One Challenge to the arts in America is the need to make the arts, especially, the classic masterpieces, accessible and relevant to today’s audience.
Despite the cessation of open hostilities in the Culture Wars of the 1990s, we are still at war. The value of art is still hotly contested. Giving way, or rather pushing away traditional lines of demarcation –the leftist ideal of confrontation verses the conservative notion that art should be beautiful and pay for itself– art advocates have turned to a dichotomous battle between art as “intrinsic” verses art as “instrumental.” Intrinsic art is “pleasurable, valuable, or enlightening” while instrumental art is useful.
However, there is something missing in this dialogue: something just as critical if not more so. Art is empowering.
In order to prove art’s worth to society, instrumentalists like William Safire, self-styled “right-wing scandalmonger” of the New York Times and the 19th annual Nancy Hanks Lecturer on Arts and Public Policy, push studies that empirically show art education improves cognitive development. In other words, learning about art improves students’ ability to do other more worthy pursuits. This is the antithesis of doing art for art’s sake. Traditional liberal advocacy groups like Americans for the Arts support Safire’s contention because they believe that art will ultimately win in its supporting role. Art will be deemed of value to society. In this phase of the war, these means justify their ends.
Both groups are forgetting that being creative is one of the most powerful feelings one can have. Whether you write or paint, no one tells you what you can or cannot do. There are no committee meetings or project management plans. You don’t have to be a CEO and you don’t have to have any money. It is pure decision-making in its richest form. You are THE MAN (or THE WOMAN). And your decisions alone determine your art’s success.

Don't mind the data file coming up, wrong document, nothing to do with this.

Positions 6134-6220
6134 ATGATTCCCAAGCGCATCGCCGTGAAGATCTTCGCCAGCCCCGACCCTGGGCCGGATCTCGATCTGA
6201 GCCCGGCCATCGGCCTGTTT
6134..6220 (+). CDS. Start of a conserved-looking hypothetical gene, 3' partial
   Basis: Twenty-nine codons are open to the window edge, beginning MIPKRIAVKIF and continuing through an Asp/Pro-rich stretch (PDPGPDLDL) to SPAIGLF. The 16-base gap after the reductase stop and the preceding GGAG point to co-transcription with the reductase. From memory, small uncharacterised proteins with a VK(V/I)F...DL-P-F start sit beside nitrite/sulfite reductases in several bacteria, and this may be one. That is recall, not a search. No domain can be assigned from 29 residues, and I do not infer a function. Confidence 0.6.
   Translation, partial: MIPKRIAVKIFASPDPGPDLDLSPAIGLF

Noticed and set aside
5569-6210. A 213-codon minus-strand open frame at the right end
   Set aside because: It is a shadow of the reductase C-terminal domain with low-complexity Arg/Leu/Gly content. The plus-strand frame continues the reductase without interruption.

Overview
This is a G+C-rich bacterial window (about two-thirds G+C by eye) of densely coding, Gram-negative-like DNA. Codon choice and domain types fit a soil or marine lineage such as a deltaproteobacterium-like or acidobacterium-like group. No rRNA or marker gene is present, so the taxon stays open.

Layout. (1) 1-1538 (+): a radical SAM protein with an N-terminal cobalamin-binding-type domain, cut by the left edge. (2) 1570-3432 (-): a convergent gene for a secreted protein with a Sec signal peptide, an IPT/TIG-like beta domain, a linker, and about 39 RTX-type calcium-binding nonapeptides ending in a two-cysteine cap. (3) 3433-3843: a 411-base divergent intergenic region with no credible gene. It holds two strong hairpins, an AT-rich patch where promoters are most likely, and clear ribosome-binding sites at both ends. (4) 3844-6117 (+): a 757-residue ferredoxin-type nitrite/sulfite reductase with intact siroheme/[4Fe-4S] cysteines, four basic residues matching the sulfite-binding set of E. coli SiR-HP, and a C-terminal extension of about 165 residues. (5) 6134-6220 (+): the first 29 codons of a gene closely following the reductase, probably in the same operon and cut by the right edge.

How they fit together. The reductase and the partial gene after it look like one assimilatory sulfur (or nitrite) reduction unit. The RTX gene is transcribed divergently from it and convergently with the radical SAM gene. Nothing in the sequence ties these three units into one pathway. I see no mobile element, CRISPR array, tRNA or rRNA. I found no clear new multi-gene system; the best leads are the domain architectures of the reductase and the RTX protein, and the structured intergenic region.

That’s a lot of responsibility.
This doesn’t mean you should disregard others. In fact, not only does art teach one to be responsible but it also teaches one to listen. When I was in graduate art school I was required to discuss my work with my Thesis Committee, faculty who questioned every idea I had. Many times their opinions differed widely from each other. Often there was major disagreement between these experts about the nature and direction my work should take. My real job in school was to learn how listen, consider, and decide which ones, if any, were important. Ultimately, I had to learn to listen to myself.
In the 1990s, while salvos were being tossed between the right and left, I formed ArtFBI (Artists for a Better Image), my own arts organization, to advocate for the importance of creative power. Now that I work in the real world, no day goes by without employing what I learned in art school, running this organization, and, of course, through making art.
That’s the real value of art missing from this present discourse. Watching just about any “reality” TV show the disenfranchised either feel they have no power or hurt people in order to gain it. Grade school children in Mad Hot Ballroom (automatic music alert), a documentary on the annual New York City School Ballroom Competition, realized the authority they gained as they mastered complicated dance steps. And for many it changed their lives.
So, let’s not forget this when the bigwigs debate the role of art in this society. Yes, art can inspire. And, yes, it can increase our cognitive abilities. But it can also empower and in doing so make us a responsible people.
William Safire, I agree we should look to the classics to make art relevant to today’s audience. Let’s start with Henry Wadsworth Longfellow who said “Art is power.”
Download a Podcast of William Safire’s Lecture (via Americans for the Arts).